Following his time with SkillPath, Horn became a long-term care insurance specialist with Genworth Financial in the Kansas City area. Primarily an insurance salesman, he sets appointments to consult with families and small businesses about long-term care insurance needs. America's 76 million baby boomers need to plan ahead for their personal-care needs of tomorrow, he said.

"I have found it very rewarding because it involves a different set of needs from pastoral care," Horn said. "It's gratifying for me to help people prepare not only to protect their savings, but also their families.

"I'm helping people solve a very practical problem when I help them secure long-term care insurance," he said. "I try to help people so they can care for their loved ones rather than having to take care of their loved ones."

The difference, he said, is having energy and resources available rather than having to do the work oneself, which can lead to the exhaustion and depression of the caregiver.

Horn's passion for people is evident in his results: for several years, including 2007, he was named Agent of the Year, based on sales, for the Southern Plains Agency, including Oklahoma, Kansas, Missouri and Southern Illinois.

Eleven years ago, Horn caught hold of an opportunity to help people in a tangible way - a ministry he can do in addition to his full-time work. He learned of Hope Haven, a ministry based in Rock Valley, Iowa, whose mission states: "As followers of Christ, we unleash potential in people through work and life skills so that they may enjoy a productive life in their community."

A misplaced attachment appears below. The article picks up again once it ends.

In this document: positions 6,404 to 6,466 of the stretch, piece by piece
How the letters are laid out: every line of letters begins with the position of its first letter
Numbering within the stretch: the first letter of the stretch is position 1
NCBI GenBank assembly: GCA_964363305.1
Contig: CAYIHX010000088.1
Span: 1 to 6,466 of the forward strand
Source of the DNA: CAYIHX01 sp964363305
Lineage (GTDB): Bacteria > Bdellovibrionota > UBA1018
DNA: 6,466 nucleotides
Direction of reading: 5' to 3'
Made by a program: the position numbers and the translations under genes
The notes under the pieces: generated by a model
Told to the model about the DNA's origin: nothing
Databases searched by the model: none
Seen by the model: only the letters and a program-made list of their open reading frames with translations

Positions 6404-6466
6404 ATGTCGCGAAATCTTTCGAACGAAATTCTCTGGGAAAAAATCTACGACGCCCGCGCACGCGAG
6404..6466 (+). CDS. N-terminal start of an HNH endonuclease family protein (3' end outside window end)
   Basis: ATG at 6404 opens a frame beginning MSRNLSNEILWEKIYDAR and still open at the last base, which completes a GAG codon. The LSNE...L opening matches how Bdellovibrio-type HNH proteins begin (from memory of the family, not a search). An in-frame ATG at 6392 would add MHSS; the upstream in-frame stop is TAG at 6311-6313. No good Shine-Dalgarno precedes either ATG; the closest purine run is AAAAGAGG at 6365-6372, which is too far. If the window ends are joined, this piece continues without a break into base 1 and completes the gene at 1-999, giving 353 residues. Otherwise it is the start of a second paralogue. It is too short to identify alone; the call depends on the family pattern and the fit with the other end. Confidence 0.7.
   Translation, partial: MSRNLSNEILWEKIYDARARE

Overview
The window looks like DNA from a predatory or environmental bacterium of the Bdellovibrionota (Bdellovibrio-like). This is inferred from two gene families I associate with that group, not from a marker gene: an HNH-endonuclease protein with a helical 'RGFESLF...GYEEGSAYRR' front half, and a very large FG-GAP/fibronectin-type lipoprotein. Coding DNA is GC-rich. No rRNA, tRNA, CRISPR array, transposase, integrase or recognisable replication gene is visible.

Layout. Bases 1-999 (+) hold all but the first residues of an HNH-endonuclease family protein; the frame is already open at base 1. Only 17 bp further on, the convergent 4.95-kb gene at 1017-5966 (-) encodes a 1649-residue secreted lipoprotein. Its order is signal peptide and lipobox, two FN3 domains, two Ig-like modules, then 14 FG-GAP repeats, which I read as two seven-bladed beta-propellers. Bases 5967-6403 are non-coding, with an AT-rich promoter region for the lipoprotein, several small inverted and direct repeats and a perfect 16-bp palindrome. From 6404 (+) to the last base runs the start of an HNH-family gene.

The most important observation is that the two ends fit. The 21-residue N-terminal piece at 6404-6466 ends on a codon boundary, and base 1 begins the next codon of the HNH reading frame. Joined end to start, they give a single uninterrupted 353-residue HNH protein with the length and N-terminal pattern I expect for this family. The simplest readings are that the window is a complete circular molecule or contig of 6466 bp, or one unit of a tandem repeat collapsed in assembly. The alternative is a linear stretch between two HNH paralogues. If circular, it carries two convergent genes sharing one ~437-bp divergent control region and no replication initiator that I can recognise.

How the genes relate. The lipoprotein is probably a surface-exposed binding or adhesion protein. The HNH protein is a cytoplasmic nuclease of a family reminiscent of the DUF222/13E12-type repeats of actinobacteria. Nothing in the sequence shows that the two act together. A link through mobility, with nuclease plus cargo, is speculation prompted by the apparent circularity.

One opportunity unveiled by Hope Haven was the need for wheelchairs to be collected and sent to other countries. It's a need the Horns felt they could meet. So the couple founded "Wheels to Freedom," a non-profit organization which collects wheelchairs in the Kansas City area and arranges for them to be stored until they can be refurbished and delivered by volunteers through Hope Haven.

Since beginning the project, Wheels to Freedom has collected several thousand wheelchairs, about 300 each year for the past 10 years. Hope Haven has distributed more than 70,000 wheelchairs in all.

"In developing countries, the disabled are the poorest of the poor," Horn said. "A wheelchair may cost several hundred dollars - a year's salary - so what happens is those people in need are either carried by their families or drag themselves on a piece of cardboard."

Through an annual drive, including a car wash, concert and children's carnival, Wheels to Freedom raises awareness of the need. The Horns also operate the web site

"A wheelchair not only changes the life of the disabled person, but also changes the lives of the entire family," Horn said.

Meeting this need provides a fulfilling opportunity for a man who has addressed both the intangible and tangible needs of people around the world for his entire career, building, in part, on life lessons learned on Bison Hill.

Click the following link to view a full list of previous Profile in Excellence recipients.